C3(b): up to six people living together as a single household and receiving care e.g. supported housing schemes such as those for people with learning disabilities or mental health problems.
C3(c) allows for groups of people (up to six) living together as a single household. This allows for those groupings that do not fall within the C4 HMO definition, but which fell within the previous C3 use class, to be provided for i.e. a small religious community may fall into this section as could a homeowner who is living with a lodger.
C4 Houses in multiple occupation – small shared houses occupied by between three and six unrelated individuals, as their only or main residence, who share basic amenities such as a kitchen or bathroom.
D1 Non-residential institutions – Clinics, health centres, crèches, day nurseries, day centres, schools, art galleries (other than for sale or hire), museums, libraries, halls, places of worship, church halls, law court. Non residential education and training centres.
D2 Assembly and leisure – Cinemas, music and concert halls, bingo and dance halls (but not night clubs), swimming baths, skating rinks, gymnasiums or area for indoor or outdoor sports and recreations (except for motor sports, or where firearms are used).
Sui Generis – Certain uses do not fall within any use class and are considered ‘sui generis’. Such uses include: theatres, houses in multiple occupation, hostels providing no significant element of care, scrap yards. Petrol filling stations and shops selling and/or displaying motor vehicles. Retail warehouse clubs, nightclubs, launderettes, taxi businesses, amusement centres and casinos.
Do I Need Permission For A Change of Use Category?
As well as ensuring quality planning and construction standards for the UK, failure to get planning permission for your change of use category can prove costly. For example if you build something or renovate in a new use category, it can be ordered to be demolished and returned to the it’s previous use and structure. Also it can result in fines, penalties, so it goes without saying that it is essential to get permission for your construction work by submitting quality architectural plans with good designs and rationale for the change of use category.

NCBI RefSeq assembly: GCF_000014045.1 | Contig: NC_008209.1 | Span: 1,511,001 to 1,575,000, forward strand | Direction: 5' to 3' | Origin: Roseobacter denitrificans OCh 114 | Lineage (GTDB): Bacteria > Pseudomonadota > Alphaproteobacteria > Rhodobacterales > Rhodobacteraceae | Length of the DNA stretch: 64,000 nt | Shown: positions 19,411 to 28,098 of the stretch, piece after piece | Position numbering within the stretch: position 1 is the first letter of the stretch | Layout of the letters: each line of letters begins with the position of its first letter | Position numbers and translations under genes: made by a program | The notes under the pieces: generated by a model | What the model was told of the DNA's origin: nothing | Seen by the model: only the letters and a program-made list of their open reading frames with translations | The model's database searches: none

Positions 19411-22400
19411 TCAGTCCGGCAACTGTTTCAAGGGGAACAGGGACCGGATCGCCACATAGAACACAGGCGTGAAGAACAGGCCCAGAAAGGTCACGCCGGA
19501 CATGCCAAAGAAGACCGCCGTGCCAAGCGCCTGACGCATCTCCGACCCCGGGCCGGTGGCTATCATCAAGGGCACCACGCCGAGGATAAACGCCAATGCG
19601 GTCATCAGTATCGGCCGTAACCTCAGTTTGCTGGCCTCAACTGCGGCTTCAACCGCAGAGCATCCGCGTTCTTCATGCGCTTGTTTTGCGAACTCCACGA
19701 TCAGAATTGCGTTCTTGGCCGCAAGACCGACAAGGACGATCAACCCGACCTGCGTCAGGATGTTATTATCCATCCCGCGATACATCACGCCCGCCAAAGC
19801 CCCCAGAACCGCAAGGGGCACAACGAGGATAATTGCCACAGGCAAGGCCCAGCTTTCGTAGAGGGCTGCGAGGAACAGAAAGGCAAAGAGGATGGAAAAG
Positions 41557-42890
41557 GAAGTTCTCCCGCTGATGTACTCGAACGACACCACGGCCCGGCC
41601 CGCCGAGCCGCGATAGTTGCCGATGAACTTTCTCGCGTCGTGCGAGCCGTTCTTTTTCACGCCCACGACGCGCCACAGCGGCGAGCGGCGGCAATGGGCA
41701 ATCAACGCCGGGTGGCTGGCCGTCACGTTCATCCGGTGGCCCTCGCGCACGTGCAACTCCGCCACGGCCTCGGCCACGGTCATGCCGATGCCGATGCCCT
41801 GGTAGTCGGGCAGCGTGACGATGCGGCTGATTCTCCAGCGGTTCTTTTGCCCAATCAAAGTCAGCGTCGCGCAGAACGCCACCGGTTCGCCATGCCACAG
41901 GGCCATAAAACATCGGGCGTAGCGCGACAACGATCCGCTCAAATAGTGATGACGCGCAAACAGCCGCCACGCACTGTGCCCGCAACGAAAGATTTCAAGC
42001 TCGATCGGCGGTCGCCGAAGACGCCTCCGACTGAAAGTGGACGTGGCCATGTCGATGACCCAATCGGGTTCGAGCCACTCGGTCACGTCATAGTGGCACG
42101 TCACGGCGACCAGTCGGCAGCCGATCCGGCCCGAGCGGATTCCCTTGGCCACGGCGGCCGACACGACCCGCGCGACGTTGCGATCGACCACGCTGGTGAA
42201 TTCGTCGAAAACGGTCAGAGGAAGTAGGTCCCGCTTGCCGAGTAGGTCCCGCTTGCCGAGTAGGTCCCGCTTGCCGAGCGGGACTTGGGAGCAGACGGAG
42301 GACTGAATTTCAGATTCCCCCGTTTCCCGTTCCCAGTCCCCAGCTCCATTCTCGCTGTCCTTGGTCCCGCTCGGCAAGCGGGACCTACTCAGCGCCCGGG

Changes of Use Not Requiring Planning Permission
In many cases involving similar types of use, a change of use of a building or land does not need planning permission. Planning permission is not needed when both the present and proposed uses fall within the same ‘class’, or if the Town and Country Planning (Use Classes) Order says that a change of class is permitted to another specified class (see table below).
For example, a greengrocer’s shop could be changed to a shoe shop without permission as these uses fall within the same ‘class’, and a restaurant could be changed to a shop or a estate agency as the Use Class Order allows this type of change to occur without requiring planning permission.
Most external building work associated with a change of use is likely to require planning permission.
How Do I Find The Use Category Of A Building?
Check with The Town and Country Planning (Use Classes) Order 1987 and you will see the common categories listed.
For an individual land and property, check historical planning applications for more details of the category.
Local authorities tend not to hold a register, but historic architectural plans that have been submitted to local authorities for individual properties do show this.
Examples of Change Of Use
- Change of Use Agricultural Land To Residential
- Change of Use For A Premises
- Change of Use D1 To Residential
- Change of Use C1 Hotels – Hotels, boarding and guest houses to Residential
To discuss your requirements: